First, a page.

There's an ocean of ink being spilled over Esa-Pekka Salonen's departure as music director of the LA Philharmonic and if you've never seen this man lead this orchestra you've missed an opportunity to experience music performed at the highest level. Friday's performance of the penultimate program featured Ligeti's Clocks and Clouds, Beethoven's 5th Symphony and the world premiere of Salonen's own Violin Concerto, written for visiting soloist Leila Josefowicz. It was one of the best concerts I've ever seen.

Clocks and Clouds was pure Ligeti- haunting, compelling and strange but beautiful. The Women of the Los Angeles Master Chorale provided gorgeous harmonics to accompany the orchestra's perfect rendition of Ligeti's aural depiction of Dali's melting clocks dissolving into wispy clouds. Or something like that. Salonen, under which the LA Phil first performed this piece in 1993 (six other Ligeti pieces have been introduced during his tenure) was completely in control of this difficult work, guiding the orchestra with fluid hand movements.

Next came the four-part Violin Concerto, written for Leila Josefowicz, which was only completed last month- so close to the premiere the notes on the piece had to be inserted into the program. That Josefowicz committed this hugely demanding piece to memory in such a short time and played it with thrilling brilliance, solidifies my opinion of her as one of today's top-tier musicians. She's in a class by herself.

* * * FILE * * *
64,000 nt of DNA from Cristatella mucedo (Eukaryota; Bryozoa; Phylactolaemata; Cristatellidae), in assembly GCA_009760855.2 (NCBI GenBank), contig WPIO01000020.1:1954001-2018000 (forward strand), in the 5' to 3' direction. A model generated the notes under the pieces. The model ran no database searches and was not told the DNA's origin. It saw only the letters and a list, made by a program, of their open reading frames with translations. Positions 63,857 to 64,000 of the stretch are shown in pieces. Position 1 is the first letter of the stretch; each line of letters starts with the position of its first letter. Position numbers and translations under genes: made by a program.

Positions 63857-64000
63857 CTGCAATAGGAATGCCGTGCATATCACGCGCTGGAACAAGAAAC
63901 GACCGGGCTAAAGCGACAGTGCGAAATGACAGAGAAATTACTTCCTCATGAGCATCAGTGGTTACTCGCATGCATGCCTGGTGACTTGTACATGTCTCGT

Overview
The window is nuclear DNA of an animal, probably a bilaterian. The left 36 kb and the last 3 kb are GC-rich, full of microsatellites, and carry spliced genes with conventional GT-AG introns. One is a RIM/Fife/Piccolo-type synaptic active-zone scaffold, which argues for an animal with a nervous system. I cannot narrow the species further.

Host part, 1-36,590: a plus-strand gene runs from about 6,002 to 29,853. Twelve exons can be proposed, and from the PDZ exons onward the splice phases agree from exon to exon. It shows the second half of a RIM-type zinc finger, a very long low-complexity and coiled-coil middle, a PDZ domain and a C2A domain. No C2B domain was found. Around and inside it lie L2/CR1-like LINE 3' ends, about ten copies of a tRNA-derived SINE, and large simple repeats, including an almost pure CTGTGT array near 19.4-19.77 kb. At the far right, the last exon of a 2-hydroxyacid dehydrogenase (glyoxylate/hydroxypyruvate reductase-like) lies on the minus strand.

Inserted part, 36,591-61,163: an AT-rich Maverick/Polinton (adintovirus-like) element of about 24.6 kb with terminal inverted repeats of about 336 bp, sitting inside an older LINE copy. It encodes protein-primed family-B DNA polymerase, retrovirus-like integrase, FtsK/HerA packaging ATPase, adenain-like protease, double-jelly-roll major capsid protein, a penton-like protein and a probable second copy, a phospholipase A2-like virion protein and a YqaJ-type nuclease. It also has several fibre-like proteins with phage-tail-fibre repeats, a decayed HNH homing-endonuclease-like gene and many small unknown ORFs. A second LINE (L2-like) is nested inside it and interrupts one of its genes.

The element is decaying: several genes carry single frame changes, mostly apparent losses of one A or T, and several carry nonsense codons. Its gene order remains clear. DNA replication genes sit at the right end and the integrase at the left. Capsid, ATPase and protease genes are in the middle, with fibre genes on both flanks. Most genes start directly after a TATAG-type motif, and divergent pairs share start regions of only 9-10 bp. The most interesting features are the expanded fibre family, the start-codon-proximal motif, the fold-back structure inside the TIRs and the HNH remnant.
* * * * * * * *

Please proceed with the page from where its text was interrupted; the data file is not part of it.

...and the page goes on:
Salonen's program notes describe this music better than I can, so I'll leave that to him, but Josefowicz was a woman on fire. Her left hand stalked her violin's neck like a tarantula loaded on adrenaline and crack, playing with an intensity that was thrilling to watch and hear. She tore through the fast parts and then the orchestra's strings would answer her in huge sweeping swell of minor chords. The use of a full drum kit in the 3rd movement, Pulse II was an exhilarating addition. The orchestra was marvelous throughout, especially the bass and horn players. The only time I can remember being so enthralled by a new work was at the premier of John Adams' El Nino.

During the intermission I wondered how Beethoven's 5th was going to work after what preceded it. I remembered a performance I once attended in SF where Temirkanov led the SFS through a blazing account on Shostakovitch's 8th, then followed it with the 5th and Beethoven actually seemed puny in the comparison rather than complimentary. The programming worked however. The LA Phil performed the 5th as a kind of straightforward, this needs no fuss from us because it's already perfect showcase of how well this orchestra can play. The tempos were consistent, every nuance emerged but was never fussy or precious. There were no winks, nothing cute. Just musical muscle being flexed. They made Beethoven sound relevant and contemporary.

There were well-deserved standing ovations after every piece. Hopefully KUSC will re-broadcast it and if they do, don't miss it. A lot of the LA Phil's live work is also able on Itunes. This was only third time I've seen Salonen conduct the LA Phil. The previous times were the Tristan Project two years ago and a Beethoven's 9th awhile back. These performances rank among the very best I've ever had the pleasure of experiencing.

And so a great era concludes this week.